Most evaluation designs used a cross-sectional, post-test only evaluation, which did not allow evaluators to understand the relative impact of the programme. Only nine programmes compared participants before and after the NM training, using either a pre-post or step-wedge design. Only four programmes evaluated the long-term impact of the training, with postprogramme evaluations conducted between 1 month and 1.5 years after programme completion. The majority of programming was evaluated by qualitative, quantitative or mixed methods for satisfaction and/or efficacy. The qualitative studies highlighted a more nuanced breadth of outcomes regarding personal and professional benefits for participants in NM programmes. Despite an emphasis on the value of writing, no programmes used an evaluation deemed to be well described to assess gains in writing competence/confidence, and a surprisingly high number (n=14, 25.5%) of NM programmes provided no details regarding evaluation design or methodology.

Whereas previous systematic reviews have concluded that NM education may be beneficial in contributing to compassionate care,24 enhanced empathy25 29 and effective teaching,28 our research builds on the current literature to reveal a broad range of NM benefits. Our findings demonstrate that NM has shown potential for enhancing communication and team-building skills, encouraging perspective-taking and reflection, promoting empathic behaviour, detecting/mitigating burnout, cultivating narrative competence, augmenting pedagogical and clinical skills, and fostering ethical inquiry.

Based on our analysis and interpretation of the programmes reviewed, we recommend considering the inclusion of narrative-based education in curricula for medical/health sciences students, trainees and faculty. We also suggest several best practices and new directions for future NM programming efforts as a means of increasing efficacy and providing broader accessibility.

Recommended best practices and future directions for NM

Enhanced programme evaluation methods

Our research has noted that a substantial number of NM programmes did not report any evaluation activities, while others only evaluated general participant satisfaction. Furthermore, in programmes that were evaluated, evaluation design was highly variable, with the majority lacking assessment of long-term impact. Without carefully evaluating the short-term and long-term outcomes of educational programming for gaining particular skills and competencies, it is difficult to continue assessing accurately whether NM programming addresses the unique needs of health sciences professionals in academic medicine and health sciences. Given the intense time constraints of the constituency, we submit that programme evaluation is critical to ensure that time spent in an NM programme is used effectively.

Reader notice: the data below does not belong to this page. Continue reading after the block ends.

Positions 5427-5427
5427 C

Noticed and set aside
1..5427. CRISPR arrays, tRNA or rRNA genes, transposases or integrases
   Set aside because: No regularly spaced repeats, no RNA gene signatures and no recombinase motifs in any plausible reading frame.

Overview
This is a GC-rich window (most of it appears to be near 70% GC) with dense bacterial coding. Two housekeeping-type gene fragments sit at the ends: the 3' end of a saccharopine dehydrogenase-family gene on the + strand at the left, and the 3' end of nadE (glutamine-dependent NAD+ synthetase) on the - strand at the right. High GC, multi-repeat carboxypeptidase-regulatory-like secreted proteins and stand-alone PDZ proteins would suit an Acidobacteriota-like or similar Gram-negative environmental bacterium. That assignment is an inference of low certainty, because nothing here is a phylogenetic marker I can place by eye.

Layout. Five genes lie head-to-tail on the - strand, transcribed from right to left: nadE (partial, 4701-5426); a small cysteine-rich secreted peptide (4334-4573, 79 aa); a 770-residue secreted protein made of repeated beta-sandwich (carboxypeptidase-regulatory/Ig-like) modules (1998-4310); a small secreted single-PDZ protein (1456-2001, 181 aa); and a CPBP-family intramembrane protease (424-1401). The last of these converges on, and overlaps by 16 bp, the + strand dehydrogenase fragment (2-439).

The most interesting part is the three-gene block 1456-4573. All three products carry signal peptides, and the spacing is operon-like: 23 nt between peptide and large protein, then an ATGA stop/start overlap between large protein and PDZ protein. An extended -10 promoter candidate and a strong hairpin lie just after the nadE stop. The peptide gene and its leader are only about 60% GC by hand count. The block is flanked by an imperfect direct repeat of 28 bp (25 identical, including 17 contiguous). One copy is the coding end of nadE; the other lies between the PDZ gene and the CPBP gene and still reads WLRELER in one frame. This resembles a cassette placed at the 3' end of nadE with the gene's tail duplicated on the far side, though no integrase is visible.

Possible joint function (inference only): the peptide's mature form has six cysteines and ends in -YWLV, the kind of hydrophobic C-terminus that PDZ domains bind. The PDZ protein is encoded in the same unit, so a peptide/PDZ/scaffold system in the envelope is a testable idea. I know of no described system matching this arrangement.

Quantifying the long-term impact of NM objectives, such as fostering empathy and ethical decision-making, is challenging—and certainly complicates the integration of NM training into continuing medical education curricula.93 Nevertheless, education experts contend that medical ethics and humanities training, including narrative-based reasoning, is fundamental to the professional development of healthcare practitioners.94 Ensuring the integration of relevant NM programming into educational curricula for the next generation of health sciences professionals requires strategic planning, thorough evaluation and ongoing analysis. We have constructed a basic checklist for developing, implementing, evaluating and disseminating an NM training, regardless of individual programme focus (online supplemental digital appendix 6).

Focus on narrative writing skills

Narrative writing has the potential to leverage storytelling as an aspect of personal and professional growth. The literature supports that faculty writing groups and workshops can promote publications and presentations,95–97 improve writing skills96 98 and bolster confidence in writing.96 97 99 However, we identified only one NM intervention that reported the development of writing skills as a programme goal,34 rather than the use of writing as a means towards achieving other stated outcomes, such as the cultivation of reflection or empathy skills. While no programme reported evaluation of writing-related competencies in a manner deemed well described, participants did report valuing the opportunity to improve their writing skills58 and augment self-efficacy in writing/leading writing exercises.38